Members of Hawaii Community College’s hula halau, Unukupukupu, have been invited back to the Smithsonian Folklife Festival in 2013 after opening the festival last year with a performance on the mainstage that thrilled the international audience.
Taupouri Tangarō and four other members of Unukupukupu will travel to Washington, D.C., this summer and take part in one of the Folklife Festival’s programs called “One World, Many Voices: Endangered Languages and Cultural Heritage.”
In preparation for the event, the Smithsonian has produced a short documentary video in which Tangaro, a hula professor at Hawaii CC, describes the connection between Native Hawaiian language and hula dancing. “If there’s a hula dance, there’s words,” Tangaro says in the video. “We can’t dance without narrative. The language is how we communicate to our universe. People think hula is choreography. Hula is first a language that has a choreographical piece to it.”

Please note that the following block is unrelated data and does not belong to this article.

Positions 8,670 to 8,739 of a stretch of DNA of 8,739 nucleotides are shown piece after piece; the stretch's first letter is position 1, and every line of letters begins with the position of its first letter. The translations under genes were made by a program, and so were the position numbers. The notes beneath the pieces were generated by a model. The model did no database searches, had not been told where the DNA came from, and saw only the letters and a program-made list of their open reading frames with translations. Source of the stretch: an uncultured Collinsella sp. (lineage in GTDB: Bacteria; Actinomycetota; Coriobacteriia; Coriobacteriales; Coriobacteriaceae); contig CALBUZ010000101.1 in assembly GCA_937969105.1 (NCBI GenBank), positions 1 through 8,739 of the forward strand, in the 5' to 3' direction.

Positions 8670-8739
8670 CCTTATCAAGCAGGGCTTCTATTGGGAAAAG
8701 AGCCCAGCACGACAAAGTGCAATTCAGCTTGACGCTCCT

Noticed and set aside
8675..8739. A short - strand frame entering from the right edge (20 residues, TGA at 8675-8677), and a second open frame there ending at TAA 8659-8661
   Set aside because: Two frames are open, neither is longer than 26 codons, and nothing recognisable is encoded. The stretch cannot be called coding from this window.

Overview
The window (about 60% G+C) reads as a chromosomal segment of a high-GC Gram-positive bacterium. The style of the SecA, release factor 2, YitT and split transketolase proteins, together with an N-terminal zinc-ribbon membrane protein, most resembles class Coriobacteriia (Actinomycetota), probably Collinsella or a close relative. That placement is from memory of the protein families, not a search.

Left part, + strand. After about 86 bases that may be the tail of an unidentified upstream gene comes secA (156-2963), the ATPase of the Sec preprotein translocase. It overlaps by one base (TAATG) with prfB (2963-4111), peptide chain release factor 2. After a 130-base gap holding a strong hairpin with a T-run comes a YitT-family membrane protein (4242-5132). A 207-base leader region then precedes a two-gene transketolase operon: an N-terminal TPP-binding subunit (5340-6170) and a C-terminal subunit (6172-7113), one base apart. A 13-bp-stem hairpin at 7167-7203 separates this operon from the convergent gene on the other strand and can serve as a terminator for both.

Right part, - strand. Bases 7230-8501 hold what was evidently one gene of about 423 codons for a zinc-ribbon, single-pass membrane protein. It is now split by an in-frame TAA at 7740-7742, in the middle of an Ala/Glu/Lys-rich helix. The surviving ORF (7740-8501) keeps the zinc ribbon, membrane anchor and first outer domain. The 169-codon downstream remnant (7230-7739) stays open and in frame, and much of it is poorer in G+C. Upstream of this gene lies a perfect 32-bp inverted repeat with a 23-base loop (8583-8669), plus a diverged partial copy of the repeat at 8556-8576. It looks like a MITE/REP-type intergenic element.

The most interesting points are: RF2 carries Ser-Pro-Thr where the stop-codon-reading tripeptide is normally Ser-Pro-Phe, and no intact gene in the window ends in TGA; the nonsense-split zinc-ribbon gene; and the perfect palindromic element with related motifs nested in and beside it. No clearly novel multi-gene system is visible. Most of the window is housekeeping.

The Smithsonian published the video in December. It can be viewed at this link: http://www.festival.si.edu/2012/hula-preserving-native-hawaiian-language....
Last year, the University of Hawaii was among 20 public land grant universities featured in the Smithsonian Folklife Festival. Dozens of faculty, staff, students and community members traveled to the festival and shared Native Hawaiian culture. The 2013 Smithsonian Folklife Festival is June 26-30 and July 3-7.